Saturation Excess Flow

Saturation excess occurs when the soil layers have become saturated and no further water can infiltrate.

It is most common with long-duration, gentle-to-moderate rainfall, or with the latter of successive precipitation and or snowmelt events.

For example, consider a storm that produces a steady rainfall rate of 10 millimeters per hour for four hours. After three hours of infiltration the soil becomes saturated. In the fourth hour, the 10 mm/hr rainfall rate cannot infiltrate the saturated soil and becomes saturation excess overland flow.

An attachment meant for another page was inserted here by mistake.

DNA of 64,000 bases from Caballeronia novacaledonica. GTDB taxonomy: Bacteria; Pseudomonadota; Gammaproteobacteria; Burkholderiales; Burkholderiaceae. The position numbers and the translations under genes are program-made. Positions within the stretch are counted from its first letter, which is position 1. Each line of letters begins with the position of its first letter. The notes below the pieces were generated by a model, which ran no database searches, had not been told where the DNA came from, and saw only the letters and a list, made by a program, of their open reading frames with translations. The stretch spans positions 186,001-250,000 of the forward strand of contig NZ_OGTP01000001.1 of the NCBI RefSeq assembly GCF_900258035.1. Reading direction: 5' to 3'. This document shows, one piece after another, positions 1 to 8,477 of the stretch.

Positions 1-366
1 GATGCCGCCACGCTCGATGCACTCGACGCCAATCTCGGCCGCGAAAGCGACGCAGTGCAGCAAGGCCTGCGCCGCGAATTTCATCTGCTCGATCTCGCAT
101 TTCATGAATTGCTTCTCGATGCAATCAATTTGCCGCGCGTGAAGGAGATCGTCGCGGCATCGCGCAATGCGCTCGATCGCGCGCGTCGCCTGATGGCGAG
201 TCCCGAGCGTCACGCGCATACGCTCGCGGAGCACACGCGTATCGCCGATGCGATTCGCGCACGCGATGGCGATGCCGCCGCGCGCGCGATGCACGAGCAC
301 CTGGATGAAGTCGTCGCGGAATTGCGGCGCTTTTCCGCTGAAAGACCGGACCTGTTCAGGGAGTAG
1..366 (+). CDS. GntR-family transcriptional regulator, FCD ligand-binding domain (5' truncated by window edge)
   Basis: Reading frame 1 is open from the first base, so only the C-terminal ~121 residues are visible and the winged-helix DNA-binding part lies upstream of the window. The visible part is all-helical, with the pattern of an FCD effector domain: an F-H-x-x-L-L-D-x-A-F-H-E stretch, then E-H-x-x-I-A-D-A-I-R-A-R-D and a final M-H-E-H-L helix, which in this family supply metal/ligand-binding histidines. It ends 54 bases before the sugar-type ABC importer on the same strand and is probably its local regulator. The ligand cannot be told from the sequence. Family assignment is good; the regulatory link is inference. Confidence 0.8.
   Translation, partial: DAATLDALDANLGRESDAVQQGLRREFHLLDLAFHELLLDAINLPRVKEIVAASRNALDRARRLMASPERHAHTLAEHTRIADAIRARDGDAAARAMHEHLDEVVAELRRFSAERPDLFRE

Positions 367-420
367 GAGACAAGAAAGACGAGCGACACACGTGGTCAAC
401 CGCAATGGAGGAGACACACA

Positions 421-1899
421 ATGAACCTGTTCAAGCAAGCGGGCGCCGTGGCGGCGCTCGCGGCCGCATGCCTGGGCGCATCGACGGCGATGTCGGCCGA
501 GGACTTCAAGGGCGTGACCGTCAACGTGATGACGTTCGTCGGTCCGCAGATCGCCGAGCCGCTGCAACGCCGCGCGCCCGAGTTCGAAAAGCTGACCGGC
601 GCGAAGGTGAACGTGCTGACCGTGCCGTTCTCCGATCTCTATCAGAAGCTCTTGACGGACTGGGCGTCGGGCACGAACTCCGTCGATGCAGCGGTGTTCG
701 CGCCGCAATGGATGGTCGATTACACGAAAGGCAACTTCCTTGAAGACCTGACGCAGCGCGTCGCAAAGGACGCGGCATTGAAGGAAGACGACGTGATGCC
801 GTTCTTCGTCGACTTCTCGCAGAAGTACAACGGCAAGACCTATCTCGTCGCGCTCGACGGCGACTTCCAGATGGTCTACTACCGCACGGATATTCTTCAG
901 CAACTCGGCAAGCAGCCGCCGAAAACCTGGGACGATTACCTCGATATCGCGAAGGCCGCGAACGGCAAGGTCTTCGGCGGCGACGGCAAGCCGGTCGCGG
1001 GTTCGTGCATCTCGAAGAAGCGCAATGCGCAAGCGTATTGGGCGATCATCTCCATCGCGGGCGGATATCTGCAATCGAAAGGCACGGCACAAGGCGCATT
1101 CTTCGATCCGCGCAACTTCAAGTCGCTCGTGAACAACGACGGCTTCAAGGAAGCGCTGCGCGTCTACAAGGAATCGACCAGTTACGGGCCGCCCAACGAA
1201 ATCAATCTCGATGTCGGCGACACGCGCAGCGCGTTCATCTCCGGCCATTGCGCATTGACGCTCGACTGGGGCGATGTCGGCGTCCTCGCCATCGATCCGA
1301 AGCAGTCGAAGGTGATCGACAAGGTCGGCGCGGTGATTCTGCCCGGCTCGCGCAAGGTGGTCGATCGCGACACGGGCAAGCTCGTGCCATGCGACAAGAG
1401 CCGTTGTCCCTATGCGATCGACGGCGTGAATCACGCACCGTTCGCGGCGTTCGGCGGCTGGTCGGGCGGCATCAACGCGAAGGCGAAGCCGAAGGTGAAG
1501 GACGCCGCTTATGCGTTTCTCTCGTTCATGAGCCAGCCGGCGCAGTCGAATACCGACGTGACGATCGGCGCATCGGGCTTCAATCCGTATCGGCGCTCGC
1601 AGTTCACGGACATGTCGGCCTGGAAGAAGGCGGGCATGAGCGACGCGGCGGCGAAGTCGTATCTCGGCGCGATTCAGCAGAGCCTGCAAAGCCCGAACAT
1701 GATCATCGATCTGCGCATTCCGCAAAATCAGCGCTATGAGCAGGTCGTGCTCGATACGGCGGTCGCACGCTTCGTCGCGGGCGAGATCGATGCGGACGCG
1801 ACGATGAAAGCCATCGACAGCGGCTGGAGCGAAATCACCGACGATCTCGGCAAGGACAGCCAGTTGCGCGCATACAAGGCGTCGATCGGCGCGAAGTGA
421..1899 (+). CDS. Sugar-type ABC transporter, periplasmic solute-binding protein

Standing water and runoff channels in a grassy field on a rainy day, United Kingdom

Saturation excess overland flow can occur anywhere the soil is wet. It is most common in humid climates with gently sloped or flat basins. Here we see a field where the soil can typically absorb a large amount of water. The standing water in relatively light rainfall suggests that soil saturation is preventing further infiltration of rainwater. Saturation excess overland flow is the result.